Monthly Archives: August 2010

David Wilkie

I have (finally) settled on somebody to do the bulk of the work in my house – he is David Wilkie. Well, no, really he isn’t. As you know, I dub all my tradesmen with the names of artists, the better to understand what my subconscious tells me and the better to refer to the in public.

So for instance, I can now tell you that John Singer Sargent really behaved very badly. Not only did he agree to do the work on my house and the decide he did not want to, but he also failed to tell me. Indeed, he failed to tell me again and again, despite messages left on his phone again and again. In the end I caught him on the hop and found out. Not good enough.

But David Wilkie is I am totally sure, an honest person, and a kindly one. He is a joiner, and I suspect this is bigger than his usual jobs. But he seems sensible, and is very ready to talk things through, accommodate my wishes, and work with me. He is to start very soon which is just as well, as summer is now well on. The first stage will be the installation of a shower-room upstairs, so that I can move up there while everything, but everything comes out downstairs.

If I did not have twice as much to do in September as seems reasonably possible, I would be dancing in the aisles.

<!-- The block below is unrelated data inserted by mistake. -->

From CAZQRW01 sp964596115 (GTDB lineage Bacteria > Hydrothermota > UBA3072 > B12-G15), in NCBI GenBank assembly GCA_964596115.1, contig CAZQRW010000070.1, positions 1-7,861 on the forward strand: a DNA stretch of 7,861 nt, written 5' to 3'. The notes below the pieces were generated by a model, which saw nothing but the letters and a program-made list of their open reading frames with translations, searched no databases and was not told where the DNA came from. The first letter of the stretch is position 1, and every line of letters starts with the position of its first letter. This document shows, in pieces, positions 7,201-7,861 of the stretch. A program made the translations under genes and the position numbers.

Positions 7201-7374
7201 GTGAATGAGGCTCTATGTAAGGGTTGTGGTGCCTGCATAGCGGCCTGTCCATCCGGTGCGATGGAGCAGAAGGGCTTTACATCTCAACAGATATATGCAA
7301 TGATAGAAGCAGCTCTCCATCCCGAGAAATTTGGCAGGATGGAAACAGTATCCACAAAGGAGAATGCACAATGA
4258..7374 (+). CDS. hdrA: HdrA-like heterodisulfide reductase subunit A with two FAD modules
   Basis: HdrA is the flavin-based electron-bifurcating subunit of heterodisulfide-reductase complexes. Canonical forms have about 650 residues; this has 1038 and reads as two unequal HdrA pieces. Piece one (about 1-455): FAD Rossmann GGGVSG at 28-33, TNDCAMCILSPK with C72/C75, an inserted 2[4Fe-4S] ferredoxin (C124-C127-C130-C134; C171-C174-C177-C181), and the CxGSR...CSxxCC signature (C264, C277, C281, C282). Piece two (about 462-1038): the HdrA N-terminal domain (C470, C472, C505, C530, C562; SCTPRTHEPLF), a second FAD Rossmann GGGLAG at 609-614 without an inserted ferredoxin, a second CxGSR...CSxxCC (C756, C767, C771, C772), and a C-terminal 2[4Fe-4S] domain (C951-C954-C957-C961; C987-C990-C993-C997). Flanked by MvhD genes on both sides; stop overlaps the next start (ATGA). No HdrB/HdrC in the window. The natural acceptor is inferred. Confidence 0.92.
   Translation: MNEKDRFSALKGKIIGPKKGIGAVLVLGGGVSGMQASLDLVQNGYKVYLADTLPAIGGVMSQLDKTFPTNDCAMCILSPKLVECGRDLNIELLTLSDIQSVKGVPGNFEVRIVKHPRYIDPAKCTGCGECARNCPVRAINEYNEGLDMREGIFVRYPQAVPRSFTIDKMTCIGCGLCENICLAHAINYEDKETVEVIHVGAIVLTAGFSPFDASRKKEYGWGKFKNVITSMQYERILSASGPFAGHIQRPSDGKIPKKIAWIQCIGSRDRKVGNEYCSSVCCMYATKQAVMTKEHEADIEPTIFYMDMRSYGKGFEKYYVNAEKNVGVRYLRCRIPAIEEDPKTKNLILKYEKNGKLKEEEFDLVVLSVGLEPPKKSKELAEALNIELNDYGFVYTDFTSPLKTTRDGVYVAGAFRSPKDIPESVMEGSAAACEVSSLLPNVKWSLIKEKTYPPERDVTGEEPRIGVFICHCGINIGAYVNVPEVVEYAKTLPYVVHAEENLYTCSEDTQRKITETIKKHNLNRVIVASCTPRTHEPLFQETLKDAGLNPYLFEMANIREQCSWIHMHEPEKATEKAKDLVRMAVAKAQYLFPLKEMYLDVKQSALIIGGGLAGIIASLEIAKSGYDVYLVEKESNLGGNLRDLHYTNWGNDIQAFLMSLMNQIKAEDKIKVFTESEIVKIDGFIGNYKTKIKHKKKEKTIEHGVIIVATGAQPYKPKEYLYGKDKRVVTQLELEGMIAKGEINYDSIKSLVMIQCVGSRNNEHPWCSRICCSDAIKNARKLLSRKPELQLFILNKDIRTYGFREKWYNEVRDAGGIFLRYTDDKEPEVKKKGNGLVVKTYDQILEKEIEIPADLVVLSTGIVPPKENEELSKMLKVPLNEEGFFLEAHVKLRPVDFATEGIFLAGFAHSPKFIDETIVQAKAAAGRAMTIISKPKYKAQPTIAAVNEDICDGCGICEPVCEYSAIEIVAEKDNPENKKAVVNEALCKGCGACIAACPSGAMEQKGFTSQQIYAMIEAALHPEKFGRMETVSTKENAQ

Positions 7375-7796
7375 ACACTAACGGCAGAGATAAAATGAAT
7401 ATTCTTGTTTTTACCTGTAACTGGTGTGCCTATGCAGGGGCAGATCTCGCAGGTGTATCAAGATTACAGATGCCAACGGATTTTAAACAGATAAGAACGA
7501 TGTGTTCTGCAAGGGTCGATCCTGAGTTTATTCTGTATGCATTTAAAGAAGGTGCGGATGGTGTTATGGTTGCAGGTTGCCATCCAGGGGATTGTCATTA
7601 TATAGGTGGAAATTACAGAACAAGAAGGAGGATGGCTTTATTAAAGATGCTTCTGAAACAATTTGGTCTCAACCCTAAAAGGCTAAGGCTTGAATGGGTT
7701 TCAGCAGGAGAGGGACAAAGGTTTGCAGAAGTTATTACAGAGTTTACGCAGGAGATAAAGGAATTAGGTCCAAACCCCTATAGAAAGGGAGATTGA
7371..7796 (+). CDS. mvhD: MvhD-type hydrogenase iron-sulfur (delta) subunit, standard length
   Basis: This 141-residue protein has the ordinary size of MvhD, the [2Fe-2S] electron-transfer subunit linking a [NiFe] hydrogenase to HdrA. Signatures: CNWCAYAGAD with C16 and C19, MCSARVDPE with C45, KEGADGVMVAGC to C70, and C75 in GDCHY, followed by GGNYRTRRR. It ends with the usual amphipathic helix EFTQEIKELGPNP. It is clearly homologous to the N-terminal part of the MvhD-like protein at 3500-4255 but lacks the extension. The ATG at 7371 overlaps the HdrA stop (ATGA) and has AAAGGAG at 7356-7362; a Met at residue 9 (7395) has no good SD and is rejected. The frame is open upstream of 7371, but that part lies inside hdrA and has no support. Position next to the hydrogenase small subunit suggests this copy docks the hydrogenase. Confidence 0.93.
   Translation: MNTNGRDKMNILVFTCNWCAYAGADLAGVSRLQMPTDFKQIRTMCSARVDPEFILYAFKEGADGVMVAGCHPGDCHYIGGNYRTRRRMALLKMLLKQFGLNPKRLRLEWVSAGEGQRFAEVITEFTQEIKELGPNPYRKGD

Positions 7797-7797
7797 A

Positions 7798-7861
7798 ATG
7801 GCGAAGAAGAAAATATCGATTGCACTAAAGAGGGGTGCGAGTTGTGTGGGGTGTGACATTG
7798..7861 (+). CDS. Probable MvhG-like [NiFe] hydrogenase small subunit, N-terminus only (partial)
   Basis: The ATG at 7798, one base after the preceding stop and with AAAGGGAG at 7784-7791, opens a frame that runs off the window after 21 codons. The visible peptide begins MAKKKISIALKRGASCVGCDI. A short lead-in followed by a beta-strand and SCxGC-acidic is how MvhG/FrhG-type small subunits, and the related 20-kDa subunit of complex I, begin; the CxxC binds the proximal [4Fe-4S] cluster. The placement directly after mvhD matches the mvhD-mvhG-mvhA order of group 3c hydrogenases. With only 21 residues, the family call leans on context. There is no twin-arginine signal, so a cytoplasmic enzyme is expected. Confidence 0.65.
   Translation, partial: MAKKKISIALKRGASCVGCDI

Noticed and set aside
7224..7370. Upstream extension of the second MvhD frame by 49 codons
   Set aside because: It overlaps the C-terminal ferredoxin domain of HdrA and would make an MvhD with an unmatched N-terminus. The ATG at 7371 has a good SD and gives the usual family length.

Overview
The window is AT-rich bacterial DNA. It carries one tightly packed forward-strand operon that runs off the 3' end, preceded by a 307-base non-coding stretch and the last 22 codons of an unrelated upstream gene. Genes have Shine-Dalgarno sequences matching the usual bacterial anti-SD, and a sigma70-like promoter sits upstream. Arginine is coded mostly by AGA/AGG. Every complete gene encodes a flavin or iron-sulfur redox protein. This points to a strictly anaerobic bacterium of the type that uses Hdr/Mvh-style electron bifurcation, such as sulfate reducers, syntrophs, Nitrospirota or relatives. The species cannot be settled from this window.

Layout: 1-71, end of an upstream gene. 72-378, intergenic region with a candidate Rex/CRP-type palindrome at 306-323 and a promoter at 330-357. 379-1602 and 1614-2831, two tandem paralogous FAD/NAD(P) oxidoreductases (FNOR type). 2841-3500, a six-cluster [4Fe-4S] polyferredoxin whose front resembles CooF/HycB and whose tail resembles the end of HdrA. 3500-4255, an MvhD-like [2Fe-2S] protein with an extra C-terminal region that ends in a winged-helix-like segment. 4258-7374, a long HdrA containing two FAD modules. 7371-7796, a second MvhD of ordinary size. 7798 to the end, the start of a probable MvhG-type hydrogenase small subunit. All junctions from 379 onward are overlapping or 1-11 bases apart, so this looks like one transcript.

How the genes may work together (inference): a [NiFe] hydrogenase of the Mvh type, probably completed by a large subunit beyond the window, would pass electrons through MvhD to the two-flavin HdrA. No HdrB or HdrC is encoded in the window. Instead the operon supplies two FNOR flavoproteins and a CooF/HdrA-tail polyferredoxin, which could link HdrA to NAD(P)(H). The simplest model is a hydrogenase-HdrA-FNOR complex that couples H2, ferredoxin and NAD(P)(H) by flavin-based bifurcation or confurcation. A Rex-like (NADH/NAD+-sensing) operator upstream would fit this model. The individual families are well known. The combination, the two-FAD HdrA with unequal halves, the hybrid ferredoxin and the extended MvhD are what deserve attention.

Mission is not a numbers game

An interesting conversation after church yesterday with a bloke who usually worships at a small, dying ‘Piskie church.

And we went through the usual perceptions. Firstly, that it is natural for churches to be in decline. It is what we should expect. Except I know it isn’t. I was part of a team which turned round decline in a small church. I was there, it happened.

Secondly that ‘mission’ means ‘getting bums on seats’. Well, it does not. It means being there for others. It means service. Jesus spent all of his years in his active ministry telling his disciples that following him meant service, that the first jolly well ought to be last, and that anybody who thought they were a lord and master ought to find the waiter’s apron and put it on, and ask humbly what the others wanted for dinner – just how likely is it that he would ever, ever, think his church ought to be looking for people to join it in order to help pay the bills? Or for the sake of the institution in any way, shape or form?

Yet so ingrained in this way of thinking that conversations about mission keep on and on coming back to this point. ‘If we do this or that good bit of service, then we will get people to join us.’